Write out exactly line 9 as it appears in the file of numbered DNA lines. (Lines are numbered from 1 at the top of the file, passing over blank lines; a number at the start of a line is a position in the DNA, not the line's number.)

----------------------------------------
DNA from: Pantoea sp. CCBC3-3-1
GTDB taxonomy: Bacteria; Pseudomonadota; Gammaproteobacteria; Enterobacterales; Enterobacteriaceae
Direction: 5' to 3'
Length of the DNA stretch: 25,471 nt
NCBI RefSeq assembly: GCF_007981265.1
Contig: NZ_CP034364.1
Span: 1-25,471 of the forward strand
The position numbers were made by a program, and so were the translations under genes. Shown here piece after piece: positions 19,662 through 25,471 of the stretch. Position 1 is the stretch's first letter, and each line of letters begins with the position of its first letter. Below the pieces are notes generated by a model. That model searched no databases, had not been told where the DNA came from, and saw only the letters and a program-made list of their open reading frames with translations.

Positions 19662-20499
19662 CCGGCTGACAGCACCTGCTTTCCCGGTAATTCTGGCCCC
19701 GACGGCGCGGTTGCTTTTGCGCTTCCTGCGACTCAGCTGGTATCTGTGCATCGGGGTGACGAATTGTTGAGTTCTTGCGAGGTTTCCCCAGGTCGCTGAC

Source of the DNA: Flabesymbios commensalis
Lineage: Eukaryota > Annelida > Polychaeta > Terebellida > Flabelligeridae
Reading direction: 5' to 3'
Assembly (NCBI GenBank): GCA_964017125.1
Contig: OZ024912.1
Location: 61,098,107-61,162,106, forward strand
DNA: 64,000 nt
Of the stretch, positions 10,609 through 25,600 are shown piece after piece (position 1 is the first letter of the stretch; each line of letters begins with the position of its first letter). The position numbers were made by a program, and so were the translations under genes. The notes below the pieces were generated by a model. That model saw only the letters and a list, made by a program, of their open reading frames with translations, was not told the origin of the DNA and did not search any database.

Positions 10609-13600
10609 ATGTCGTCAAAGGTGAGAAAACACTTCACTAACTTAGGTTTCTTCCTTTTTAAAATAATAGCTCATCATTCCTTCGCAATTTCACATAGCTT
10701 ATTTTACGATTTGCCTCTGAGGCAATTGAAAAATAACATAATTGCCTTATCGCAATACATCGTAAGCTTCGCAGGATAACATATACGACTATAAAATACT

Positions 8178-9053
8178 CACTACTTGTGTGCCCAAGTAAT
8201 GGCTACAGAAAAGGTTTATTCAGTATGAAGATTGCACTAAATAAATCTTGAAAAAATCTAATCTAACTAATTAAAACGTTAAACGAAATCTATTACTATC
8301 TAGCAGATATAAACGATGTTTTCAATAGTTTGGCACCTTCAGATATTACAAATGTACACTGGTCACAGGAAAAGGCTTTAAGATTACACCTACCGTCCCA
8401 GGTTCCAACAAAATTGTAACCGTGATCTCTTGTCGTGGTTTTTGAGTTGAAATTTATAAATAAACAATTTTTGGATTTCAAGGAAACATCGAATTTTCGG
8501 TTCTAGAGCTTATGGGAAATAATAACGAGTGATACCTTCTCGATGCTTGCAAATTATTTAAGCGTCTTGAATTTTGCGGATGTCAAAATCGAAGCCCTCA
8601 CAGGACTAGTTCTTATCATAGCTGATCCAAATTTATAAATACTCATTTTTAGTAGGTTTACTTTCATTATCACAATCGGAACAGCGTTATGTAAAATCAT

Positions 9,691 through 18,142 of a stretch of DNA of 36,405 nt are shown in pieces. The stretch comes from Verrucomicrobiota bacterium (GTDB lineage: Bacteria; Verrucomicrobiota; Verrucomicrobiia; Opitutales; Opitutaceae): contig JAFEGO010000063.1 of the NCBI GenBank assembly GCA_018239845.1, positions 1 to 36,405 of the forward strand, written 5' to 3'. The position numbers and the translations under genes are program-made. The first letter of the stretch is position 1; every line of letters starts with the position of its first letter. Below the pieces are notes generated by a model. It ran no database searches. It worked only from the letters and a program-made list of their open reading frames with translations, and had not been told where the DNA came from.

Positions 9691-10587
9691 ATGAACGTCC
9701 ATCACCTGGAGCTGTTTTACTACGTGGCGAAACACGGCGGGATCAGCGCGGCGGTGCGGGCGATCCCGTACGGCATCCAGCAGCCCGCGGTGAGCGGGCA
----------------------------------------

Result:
Positions 19662-20499